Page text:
GBR Blind Sailing held intense match racing training this winter and it has paid off.
Five members of the team set off for Sheboygan with high hopes and also looking forward to a week of training with Dave Perry.
It is true to say Dave opening words backed up the training focus in the UK, know how to sail the boat fast and control the boat in slow mode but your own skills being the best they can doing your role with out thinking.
Dave Perry Shares Experience Coaching Blind Match Racers
Recently I was fortunate to have the opportunity to run a North U Match Racing Clinic for the vision impaired sailors preparing for the 2016 World Sailing Blind Match Racing World Championship, being held at the Sheboygan Yacht Club in Sheboygan, Wisconsin, September 21-25, 2016, and sponsored by Sail Sheboygan and SEAS. Four teams participated, coming from California, Canada, Great Britain, and a team composed of sailors from Massachusetts and Sheboygan. Though each team had a sighted coach, they race with no sighted person on board. Truly amazing!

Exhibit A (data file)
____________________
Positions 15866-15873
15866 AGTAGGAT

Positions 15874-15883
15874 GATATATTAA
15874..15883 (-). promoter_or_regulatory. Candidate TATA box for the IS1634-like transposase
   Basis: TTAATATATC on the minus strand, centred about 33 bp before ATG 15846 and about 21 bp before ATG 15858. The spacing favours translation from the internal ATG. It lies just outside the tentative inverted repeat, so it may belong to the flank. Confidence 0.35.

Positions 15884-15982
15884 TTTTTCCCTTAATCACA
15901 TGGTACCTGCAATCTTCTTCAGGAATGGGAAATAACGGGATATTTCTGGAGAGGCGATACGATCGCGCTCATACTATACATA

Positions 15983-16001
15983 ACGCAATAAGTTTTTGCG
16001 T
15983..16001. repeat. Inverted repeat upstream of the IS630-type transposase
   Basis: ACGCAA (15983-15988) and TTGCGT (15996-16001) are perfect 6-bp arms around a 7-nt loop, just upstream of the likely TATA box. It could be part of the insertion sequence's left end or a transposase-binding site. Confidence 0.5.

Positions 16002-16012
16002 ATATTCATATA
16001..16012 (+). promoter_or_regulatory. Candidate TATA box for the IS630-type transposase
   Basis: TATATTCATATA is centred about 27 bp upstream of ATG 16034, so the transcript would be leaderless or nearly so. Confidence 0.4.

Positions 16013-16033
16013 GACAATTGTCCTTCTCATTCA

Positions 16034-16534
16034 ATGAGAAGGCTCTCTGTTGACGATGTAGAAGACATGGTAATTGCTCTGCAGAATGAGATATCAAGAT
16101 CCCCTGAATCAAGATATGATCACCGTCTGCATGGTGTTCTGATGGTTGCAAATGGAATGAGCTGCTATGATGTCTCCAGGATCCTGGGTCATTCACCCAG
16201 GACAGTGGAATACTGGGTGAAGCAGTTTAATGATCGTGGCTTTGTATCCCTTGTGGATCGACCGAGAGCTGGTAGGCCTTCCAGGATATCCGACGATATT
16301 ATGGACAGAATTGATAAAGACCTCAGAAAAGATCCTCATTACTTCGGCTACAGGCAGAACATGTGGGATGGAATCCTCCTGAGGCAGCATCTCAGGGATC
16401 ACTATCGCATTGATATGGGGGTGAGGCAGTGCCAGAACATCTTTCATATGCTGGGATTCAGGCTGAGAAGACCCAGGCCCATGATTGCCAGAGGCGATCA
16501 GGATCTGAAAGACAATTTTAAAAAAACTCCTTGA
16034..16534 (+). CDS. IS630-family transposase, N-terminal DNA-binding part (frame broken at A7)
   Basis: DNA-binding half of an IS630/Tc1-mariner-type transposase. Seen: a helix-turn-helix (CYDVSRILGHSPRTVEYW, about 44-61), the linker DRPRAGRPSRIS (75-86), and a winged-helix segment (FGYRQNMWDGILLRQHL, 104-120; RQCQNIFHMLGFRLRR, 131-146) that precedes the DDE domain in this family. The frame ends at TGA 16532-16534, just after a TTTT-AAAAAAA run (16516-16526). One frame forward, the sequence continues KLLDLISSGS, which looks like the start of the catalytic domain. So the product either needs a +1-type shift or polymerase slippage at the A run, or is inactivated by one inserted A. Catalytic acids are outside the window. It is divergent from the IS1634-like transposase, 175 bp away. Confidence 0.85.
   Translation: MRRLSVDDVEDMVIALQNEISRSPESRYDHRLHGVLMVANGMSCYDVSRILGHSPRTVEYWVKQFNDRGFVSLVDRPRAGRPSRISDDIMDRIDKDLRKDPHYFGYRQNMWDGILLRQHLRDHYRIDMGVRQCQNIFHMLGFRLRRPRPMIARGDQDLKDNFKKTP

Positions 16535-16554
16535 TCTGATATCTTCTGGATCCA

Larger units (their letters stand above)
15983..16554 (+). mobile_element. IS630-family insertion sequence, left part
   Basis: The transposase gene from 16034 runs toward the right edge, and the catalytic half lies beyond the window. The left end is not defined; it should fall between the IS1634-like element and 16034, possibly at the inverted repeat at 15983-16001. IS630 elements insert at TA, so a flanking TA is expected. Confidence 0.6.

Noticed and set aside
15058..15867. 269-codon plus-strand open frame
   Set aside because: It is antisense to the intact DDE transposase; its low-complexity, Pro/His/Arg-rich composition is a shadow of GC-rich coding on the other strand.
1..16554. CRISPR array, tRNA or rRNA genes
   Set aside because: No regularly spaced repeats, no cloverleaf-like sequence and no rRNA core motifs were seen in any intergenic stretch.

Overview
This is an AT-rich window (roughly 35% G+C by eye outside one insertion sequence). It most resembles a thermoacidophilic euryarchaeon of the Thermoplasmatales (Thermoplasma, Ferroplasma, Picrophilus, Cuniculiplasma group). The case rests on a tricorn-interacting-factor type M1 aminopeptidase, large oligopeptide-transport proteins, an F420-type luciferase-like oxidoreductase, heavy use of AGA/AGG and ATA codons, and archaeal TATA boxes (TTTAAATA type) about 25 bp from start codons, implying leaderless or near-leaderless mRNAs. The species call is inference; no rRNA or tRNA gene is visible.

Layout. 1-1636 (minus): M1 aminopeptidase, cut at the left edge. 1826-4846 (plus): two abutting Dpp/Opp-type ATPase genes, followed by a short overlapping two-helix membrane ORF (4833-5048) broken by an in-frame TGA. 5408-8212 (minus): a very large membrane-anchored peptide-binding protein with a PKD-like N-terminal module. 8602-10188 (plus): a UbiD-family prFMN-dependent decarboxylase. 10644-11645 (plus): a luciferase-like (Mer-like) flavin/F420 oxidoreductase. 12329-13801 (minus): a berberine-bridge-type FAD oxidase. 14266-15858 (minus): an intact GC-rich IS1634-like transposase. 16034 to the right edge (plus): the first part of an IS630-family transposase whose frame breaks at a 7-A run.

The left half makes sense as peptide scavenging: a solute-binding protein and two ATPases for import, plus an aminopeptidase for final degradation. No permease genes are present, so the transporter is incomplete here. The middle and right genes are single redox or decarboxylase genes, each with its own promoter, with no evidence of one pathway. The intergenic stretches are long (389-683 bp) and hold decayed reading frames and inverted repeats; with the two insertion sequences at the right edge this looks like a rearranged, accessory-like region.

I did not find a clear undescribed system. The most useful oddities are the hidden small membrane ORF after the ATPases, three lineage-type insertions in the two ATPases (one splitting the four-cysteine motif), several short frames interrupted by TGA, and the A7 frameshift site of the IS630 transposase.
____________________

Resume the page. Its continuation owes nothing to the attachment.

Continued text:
The clinic was in the Sonars they are racing in the Worlds, with three sailors to a boat. The skipper is required to be 100% blind, and the two others can have varying degrees of vision impairment. They had some goggles I could wear to experience what their vision ability was like. One common view is like looking through wax paper. You can make out shades and rough shapes, but there is no clarity. The other is like looking down a straw, but the straw is in a different place in each eye. They can see what they see clearly, but it is tiny. And they have no depth perception. Plus, if they lose sight of it, it takes them a while to search around to find it again.